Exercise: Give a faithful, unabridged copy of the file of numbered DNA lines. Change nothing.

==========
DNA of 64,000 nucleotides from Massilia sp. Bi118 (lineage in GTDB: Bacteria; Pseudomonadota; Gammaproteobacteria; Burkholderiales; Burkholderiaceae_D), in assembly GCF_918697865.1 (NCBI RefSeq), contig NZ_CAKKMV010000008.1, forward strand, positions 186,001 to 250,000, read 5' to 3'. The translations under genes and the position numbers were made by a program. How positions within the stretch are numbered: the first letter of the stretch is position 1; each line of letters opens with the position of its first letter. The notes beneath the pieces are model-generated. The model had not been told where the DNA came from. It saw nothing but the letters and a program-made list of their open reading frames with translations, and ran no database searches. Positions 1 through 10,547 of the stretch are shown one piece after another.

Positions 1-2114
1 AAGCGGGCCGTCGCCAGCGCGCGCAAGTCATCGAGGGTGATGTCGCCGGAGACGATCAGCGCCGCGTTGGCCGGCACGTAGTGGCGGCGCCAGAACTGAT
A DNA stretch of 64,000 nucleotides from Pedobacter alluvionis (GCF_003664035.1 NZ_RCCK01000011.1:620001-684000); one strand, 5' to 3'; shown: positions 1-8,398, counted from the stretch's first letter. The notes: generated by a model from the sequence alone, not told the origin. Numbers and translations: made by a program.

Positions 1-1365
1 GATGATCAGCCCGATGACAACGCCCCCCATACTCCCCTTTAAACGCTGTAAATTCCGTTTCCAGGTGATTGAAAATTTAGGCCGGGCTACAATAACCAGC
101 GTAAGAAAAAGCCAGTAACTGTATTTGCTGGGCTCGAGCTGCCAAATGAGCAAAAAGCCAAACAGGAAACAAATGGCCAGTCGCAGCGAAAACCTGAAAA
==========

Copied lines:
DNA of 64,000 nucleotides from Massilia sp. Bi118 (lineage in GTDB: Bacteria; Pseudomonadota; Gammaproteobacteria; Burkholderiales; Burkholderiaceae_D), in assembly GCF_918697865.1 (NCBI RefSeq), contig NZ_CAKKMV010000008.1, forward strand, positions 186,001 to 250,000, read 5' to 3'. The translations under genes and the position numbers were made by a program. How positions within the stretch are numbered: the first letter of the stretch is position 1; each line of letters opens with the position of its first letter. The notes beneath the pieces are model-generated. The model had not been told where the DNA came from. It saw nothing but the letters and a program-made list of their open reading frames with translations, and ran no database searches. Positions 1 through 10,547 of the stretch are shown one piece after another.

Positions 1-2114
1 AAGCGGGCCGTCGCCAGCGCGCGCAAGTCATCGAGGGTGATGTCGCCGGAGACGATCAGCGCCGCGTTGGCCGGCACGTAGTGGCGGCGCCAGAACTGAT
A DNA stretch of 64,000 nucleotides from Pedobacter alluvionis (GCF_003664035.1 NZ_RCCK01000011.1:620001-684000); one strand, 5' to 3'; shown: positions 1-8,398, counted from the stretch's first letter. The notes: generated by a model from the sequence alone, not told the origin. Numbers and translations: made by a program.

Positions 1-1365
1 GATGATCAGCCCGATGACAACGCCCCCCATACTCCCCTTTAAACGCTGTAAATTCCGTTTCCAGGTGATTGAAAATTTAGGCCGGGCTACAATAACCAGC
101 GTAAGAAAAAGCCAGTAACTGTATTTGCTGGGCTCGAGCTGCCAAATGAGCAAAAAGCCAAACAGGAAACAAATGGCCAGTCGCAGCGAAAACCTGAAAA